Of course I could talk on and on about differences between bench line and field line sporting dogs but I won't. What I will say is that if your dog is truly bred for what you say its bred for then you've invested in good stock but if memory serves me right the AKC won't allow full registration of your dog anyway because it was from Germany. Maybe the rules have changed but the best you could get is ILP registration which only allows it to participate in competitions etc. but does not grant you registration rights to any of its progeny.

Anyway have fun with your puppy and good luck with your breeding. If your puppy is as good as you say he is you'll need to be very selective about which dog you decide to have him mate with for puppies... you don't want to water down such a great bloodline with bench bred blood. That's the dilemma I'm going to be dealing with eventually too.

Saltydog235
July 9, 2012, 01:29 PM
The AKC version is nothing more than a pointer while what I bought will have the ability to not only point but to also be a strong retriever, fur tracker, blood tracker. As the Germans put is a truly versatile hunting companion.

Guess I should have told the last 3 or 4 GSP's I've had that they needed pure blood from the Reich in order to do all the things they did/do.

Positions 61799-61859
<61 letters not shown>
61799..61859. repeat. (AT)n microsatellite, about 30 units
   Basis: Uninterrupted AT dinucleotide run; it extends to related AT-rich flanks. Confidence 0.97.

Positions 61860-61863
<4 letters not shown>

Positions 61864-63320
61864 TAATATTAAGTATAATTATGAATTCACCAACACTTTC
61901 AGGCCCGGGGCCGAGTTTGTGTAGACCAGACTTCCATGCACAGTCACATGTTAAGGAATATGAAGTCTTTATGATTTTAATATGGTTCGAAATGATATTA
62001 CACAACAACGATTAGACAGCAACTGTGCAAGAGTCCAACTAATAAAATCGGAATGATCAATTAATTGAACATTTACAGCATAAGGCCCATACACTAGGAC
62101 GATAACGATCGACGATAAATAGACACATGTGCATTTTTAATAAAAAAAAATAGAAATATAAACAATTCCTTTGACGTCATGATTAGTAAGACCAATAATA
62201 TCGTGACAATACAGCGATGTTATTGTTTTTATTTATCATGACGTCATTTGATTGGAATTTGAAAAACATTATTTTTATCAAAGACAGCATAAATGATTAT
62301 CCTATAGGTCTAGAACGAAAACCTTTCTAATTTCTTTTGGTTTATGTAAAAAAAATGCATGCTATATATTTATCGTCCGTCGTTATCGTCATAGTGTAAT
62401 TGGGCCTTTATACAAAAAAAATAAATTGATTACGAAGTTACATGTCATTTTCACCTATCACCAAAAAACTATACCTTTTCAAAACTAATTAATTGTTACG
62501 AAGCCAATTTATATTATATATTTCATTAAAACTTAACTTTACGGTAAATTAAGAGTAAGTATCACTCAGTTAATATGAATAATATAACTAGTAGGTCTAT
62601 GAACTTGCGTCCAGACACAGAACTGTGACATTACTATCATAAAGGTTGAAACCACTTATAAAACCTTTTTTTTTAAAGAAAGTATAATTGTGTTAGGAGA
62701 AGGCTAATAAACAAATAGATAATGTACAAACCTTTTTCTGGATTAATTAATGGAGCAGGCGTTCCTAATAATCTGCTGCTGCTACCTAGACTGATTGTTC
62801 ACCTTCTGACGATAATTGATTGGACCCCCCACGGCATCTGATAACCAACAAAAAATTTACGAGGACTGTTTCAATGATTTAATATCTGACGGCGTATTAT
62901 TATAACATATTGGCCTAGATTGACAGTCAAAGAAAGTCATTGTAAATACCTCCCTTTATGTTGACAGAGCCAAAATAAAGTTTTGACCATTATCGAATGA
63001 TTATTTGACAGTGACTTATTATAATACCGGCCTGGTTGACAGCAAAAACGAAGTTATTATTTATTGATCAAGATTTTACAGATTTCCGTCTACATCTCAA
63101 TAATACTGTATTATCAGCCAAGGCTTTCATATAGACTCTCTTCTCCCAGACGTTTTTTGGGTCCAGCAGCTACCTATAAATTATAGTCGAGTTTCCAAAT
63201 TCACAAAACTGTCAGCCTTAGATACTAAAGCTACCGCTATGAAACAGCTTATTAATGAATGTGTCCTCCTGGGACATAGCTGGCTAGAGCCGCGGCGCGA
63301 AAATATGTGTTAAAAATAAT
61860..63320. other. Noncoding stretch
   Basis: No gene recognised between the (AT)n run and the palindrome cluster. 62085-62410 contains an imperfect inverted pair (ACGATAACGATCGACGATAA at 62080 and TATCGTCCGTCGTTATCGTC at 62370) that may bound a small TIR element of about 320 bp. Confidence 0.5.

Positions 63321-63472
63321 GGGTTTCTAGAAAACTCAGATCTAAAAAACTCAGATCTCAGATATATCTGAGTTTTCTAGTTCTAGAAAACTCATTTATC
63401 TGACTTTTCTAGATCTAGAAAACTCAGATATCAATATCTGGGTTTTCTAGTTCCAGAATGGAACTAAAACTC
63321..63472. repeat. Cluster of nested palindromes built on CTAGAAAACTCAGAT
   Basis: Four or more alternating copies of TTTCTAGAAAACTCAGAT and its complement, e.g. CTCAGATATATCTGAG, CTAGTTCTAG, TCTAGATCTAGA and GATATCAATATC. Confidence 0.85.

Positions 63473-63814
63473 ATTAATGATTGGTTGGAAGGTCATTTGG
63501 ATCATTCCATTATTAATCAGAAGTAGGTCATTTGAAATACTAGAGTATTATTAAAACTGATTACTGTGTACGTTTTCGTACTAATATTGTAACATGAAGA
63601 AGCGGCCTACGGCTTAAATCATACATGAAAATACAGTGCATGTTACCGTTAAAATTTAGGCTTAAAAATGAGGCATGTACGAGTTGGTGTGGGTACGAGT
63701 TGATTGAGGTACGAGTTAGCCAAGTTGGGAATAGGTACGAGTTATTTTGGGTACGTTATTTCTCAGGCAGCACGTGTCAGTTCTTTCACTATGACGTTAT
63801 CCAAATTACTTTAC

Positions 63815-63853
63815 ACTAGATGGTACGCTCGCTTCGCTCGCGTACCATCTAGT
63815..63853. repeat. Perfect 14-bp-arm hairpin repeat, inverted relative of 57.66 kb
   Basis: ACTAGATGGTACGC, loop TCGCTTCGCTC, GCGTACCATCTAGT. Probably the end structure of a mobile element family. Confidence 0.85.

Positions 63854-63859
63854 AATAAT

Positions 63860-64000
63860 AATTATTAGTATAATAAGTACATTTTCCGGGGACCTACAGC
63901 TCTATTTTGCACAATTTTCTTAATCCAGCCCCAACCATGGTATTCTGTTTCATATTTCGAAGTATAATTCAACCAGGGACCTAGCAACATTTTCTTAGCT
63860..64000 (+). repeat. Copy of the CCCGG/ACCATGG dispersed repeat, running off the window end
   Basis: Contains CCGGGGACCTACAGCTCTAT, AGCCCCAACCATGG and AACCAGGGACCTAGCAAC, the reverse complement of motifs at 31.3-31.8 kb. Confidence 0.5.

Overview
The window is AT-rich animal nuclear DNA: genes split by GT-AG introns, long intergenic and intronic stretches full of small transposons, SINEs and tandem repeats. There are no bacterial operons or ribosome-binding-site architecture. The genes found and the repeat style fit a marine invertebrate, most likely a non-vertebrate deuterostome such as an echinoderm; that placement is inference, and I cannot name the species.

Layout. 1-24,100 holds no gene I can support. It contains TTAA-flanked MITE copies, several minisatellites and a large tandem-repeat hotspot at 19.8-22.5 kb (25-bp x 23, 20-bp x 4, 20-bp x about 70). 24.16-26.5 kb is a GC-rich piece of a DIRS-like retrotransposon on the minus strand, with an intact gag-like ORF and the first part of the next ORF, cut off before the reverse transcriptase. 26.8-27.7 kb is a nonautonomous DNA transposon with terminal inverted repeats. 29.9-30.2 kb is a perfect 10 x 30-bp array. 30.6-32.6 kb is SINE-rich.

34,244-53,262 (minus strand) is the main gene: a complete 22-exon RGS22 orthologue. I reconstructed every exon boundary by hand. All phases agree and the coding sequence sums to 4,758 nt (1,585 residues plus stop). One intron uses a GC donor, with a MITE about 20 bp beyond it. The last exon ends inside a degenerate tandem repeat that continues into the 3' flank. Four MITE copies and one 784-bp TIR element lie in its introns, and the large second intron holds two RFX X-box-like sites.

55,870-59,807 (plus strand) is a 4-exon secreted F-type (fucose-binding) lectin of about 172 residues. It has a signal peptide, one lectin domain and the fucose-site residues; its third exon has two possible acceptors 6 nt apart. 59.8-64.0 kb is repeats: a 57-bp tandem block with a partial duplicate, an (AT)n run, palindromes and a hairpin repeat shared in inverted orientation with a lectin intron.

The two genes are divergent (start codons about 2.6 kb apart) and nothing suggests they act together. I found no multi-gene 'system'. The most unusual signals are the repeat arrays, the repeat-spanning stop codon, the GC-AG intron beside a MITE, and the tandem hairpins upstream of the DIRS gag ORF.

scotts_4x
July 10, 2012, 09:13 PM
Can someone pls send my wrecklessly American bred gsp a memo that he's not supposed to chase anything but birds in the field, please!. That dog chases after anything with a scent! Part of the breed, not the land its bred on in my experience.

-scott

grubbylabs
July 11, 2012, 02:52 PM
Yes genetically they are the same but any one who deals with working sport dogs knows that pedigree makes a lot of difference in dogs. Are there some GSP's that still retain the natural ability and drive that they were breed for, I am sure of it. However the odds of getting a dog from the average AKC litter that will perform as well as a dog from an average DD litter is much less. It is a simple matter of breeding standards and controls. It is very well proven that breeding practices and pedigree make a huge difference in the quality of animal produced.

markj
July 12, 2012, 04:45 PM
Are there some GSP's that still retain the natural ability and drive that they were breed for,

Well all 6 of mine do :) they will flat out hunt anything, varmints last like a minute then a fast death by shorthair.

German breeders are not using "lines" now as all the dogs there are related :) now they pick the best performing dog and go with it. German hunting isnt the same either, be glad you live here in Germany it is a long proccess just to be able to carry and use a gun. No public land, farmers will complain to the gun club, a permit is gotten and the jagers do the hunt. Mostly large hares and pigs.